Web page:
Tuesday, June 27, 2017

The Deepest Woe

Grief. Agony. Sorrow. Misery. Affliction. Fear. Suffering. Calamity. These are examples of woe … a word not often heard in our everyday dialogue.

The Bible often uses this word to describe deep feelings of abandonment, alienation and suffering. And, such were the deepest emotional sufferings Jesus experienced as the weight of the sin of mankind was being transferred to Him. One sin at a time. All sin for all time. My sin and yours.

Utterly forsaken. Difficult to imagine the Son of God even entertaining this idea. To grasp the immensity of his grief would be impossible. It wasn’t easy. Fear of abandonment and alienation from the Father was literally breaking His heart. The voice of the enemy screaming in His ear, “See, you have a friend nowhere! Even your Father has shut up the bowels of His compassion against you! All heaven is alienated from you. You are alone…” Hell had unleashed its fiercest fury, summoning every prince of darkness as if to convince Him he was utterly alone while performing the greatest act of love mankind would or could ever witness. He felt the immense weight of mankind’s sin. So undeserved. So willingly submissive to the plan and purpose of the Father.

Jesus, while wrestling with the demons screaming in his ear, found His disciples asleep. Most likely, their rest and unawareness of His woeful agony lent to the feelings of abandonment. “Confirmation,” whispered the demonic voices tormenting Him.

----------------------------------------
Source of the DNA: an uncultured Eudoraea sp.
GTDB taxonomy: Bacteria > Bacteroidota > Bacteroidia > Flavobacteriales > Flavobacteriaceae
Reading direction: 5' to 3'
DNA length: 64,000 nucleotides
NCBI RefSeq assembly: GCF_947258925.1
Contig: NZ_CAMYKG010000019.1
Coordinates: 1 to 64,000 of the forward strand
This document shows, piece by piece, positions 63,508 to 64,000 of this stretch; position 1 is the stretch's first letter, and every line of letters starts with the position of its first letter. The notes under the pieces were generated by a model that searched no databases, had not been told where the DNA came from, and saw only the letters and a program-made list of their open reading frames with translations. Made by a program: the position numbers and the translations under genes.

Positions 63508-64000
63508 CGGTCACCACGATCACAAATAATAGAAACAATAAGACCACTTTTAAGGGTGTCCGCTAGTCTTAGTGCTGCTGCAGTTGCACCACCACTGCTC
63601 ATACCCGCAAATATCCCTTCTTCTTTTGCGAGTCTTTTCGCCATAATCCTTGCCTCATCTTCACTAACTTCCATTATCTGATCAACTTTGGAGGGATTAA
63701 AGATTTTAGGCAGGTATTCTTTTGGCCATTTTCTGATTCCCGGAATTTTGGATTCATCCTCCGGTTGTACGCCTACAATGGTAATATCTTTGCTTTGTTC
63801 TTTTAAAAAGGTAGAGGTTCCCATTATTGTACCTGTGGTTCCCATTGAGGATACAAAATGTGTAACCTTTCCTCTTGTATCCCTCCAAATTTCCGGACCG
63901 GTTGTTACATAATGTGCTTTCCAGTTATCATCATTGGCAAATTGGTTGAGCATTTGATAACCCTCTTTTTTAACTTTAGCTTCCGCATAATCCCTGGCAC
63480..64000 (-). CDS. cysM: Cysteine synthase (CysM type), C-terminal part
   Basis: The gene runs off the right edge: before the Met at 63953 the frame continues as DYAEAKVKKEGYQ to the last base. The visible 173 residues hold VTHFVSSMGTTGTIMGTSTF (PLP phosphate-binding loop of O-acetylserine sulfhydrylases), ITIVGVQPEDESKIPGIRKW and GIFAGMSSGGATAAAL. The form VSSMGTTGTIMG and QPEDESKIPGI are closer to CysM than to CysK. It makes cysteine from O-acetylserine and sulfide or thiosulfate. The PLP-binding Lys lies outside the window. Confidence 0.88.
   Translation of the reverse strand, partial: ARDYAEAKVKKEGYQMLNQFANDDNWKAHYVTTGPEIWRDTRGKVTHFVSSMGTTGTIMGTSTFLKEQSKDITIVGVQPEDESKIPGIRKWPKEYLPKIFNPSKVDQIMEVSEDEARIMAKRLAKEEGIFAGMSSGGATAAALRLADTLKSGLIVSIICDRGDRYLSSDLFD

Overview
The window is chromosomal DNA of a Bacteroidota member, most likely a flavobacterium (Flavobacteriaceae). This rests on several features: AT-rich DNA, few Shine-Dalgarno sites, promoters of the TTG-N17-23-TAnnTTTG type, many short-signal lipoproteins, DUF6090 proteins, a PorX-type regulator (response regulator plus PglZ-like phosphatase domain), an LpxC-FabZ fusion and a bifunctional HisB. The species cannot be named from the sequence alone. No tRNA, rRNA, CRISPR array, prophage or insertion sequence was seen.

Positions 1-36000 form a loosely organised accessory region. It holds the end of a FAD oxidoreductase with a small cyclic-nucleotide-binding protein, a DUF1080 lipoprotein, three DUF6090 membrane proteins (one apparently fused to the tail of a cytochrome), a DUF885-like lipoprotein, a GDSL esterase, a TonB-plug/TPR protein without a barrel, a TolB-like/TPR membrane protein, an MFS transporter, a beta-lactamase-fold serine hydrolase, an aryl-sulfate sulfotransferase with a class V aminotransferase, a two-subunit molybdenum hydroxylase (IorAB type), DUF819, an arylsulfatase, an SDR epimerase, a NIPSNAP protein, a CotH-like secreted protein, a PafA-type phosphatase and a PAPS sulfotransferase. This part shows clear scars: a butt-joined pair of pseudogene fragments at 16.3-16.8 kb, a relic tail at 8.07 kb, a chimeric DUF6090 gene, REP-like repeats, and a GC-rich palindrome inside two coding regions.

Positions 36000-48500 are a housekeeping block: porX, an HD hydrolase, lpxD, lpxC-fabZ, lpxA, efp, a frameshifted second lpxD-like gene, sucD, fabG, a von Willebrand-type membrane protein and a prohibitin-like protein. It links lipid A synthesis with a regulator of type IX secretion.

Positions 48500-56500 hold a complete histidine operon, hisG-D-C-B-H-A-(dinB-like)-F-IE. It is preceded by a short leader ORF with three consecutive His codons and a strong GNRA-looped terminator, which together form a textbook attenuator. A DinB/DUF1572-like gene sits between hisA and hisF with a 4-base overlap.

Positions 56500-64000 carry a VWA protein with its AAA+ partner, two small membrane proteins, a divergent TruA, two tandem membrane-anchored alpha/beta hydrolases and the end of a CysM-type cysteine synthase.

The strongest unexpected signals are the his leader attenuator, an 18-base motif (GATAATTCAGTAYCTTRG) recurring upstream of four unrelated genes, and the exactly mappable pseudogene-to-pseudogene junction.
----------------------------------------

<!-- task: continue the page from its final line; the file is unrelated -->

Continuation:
His spirit was willing. His flesh was frail and weak. Yet, He knew He must overcome as the warfare increased.

Sweat as drops of blood puddled on the ground beneath Him. Crying out to the Father, “If it be possible, let this cup pass from me; nevertheless, not as I will, but as you will.”

“…in the days of his flesh, when he had offered up prayers and supplications with strong crying and tears unto him that was able to save him from death, and was heard in that he feared…” (Heb 5:7)

In the midst of the deepest fear any man, woman or child could ever possibly experience, He was heard. Though all heaven seemed to have turned its back against Him, the Father heard His supplications. He was heard.

No matter what we face in this life, we never have to fear not being heard. In the midst of our deepest agony, sorrow or affliction, our prayers are heard. Even if it seems that all heaven has turned its back against us, our cries are heard.

God’s ear is never deaf toward those who love Him and trust Him for salvation. Feelings will speak otherwise; they are part and parcel to the frailty of our flesh. But our soul is united with Him through faith in the finished work of the Cross of Christ. He hears. He is not deaf. He has not turned His back against us.

As Jesus was heard in the midst of His woes, so shall we be heard in our darkest hours.

_________________
(c) 2015 Jan Ross
All Rights Reserved

Note: Based on C. H. Spurgeon’s Morning and Evening: Daily Readings for March 24.

 

 

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